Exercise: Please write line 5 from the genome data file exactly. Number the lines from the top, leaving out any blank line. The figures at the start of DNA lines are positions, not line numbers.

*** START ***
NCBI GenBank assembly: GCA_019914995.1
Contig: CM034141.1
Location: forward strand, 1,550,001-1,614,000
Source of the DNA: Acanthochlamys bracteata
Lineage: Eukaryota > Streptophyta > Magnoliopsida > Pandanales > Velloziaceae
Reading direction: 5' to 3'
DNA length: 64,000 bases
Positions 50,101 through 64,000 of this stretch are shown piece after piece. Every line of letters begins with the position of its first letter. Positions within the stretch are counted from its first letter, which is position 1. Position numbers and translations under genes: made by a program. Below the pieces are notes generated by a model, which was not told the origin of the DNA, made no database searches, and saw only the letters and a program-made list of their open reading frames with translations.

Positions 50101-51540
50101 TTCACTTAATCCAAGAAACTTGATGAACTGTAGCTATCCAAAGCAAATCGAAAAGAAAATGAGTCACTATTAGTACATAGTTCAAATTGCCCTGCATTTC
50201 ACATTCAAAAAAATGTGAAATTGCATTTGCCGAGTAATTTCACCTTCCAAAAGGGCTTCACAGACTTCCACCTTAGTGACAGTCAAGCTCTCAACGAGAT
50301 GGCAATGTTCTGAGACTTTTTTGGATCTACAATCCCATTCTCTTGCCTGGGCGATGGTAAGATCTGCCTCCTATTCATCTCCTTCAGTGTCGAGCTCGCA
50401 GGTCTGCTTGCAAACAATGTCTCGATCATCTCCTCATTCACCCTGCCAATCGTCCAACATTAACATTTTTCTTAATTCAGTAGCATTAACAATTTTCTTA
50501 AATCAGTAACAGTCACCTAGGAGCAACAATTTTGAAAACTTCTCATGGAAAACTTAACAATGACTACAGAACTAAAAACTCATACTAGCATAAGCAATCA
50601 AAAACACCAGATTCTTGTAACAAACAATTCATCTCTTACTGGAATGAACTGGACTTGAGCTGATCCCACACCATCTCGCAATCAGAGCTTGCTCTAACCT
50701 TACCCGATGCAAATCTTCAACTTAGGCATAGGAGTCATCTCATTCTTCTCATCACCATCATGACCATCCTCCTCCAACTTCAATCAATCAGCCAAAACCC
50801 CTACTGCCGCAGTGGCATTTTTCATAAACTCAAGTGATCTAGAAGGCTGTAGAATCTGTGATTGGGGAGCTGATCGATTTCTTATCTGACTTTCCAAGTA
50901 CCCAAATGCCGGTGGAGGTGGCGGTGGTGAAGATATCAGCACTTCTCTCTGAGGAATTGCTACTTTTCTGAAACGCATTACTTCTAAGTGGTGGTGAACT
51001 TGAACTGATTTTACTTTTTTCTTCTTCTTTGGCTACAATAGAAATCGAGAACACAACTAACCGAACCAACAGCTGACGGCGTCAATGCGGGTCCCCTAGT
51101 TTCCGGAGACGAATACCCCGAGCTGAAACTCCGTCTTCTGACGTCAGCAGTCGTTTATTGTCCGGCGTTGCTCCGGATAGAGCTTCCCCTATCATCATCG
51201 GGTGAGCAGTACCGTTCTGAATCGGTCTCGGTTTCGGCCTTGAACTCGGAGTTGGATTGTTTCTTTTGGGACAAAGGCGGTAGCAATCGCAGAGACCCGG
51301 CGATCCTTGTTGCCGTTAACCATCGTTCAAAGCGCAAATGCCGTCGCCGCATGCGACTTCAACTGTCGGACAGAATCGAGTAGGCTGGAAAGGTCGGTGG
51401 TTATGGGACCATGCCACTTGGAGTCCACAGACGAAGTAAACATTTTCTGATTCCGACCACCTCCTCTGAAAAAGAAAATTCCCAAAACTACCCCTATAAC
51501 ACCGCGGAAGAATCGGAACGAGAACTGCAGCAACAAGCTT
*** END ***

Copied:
Lineage: Eukaryota > Streptophyta > Magnoliopsida > Pandanales > Velloziaceae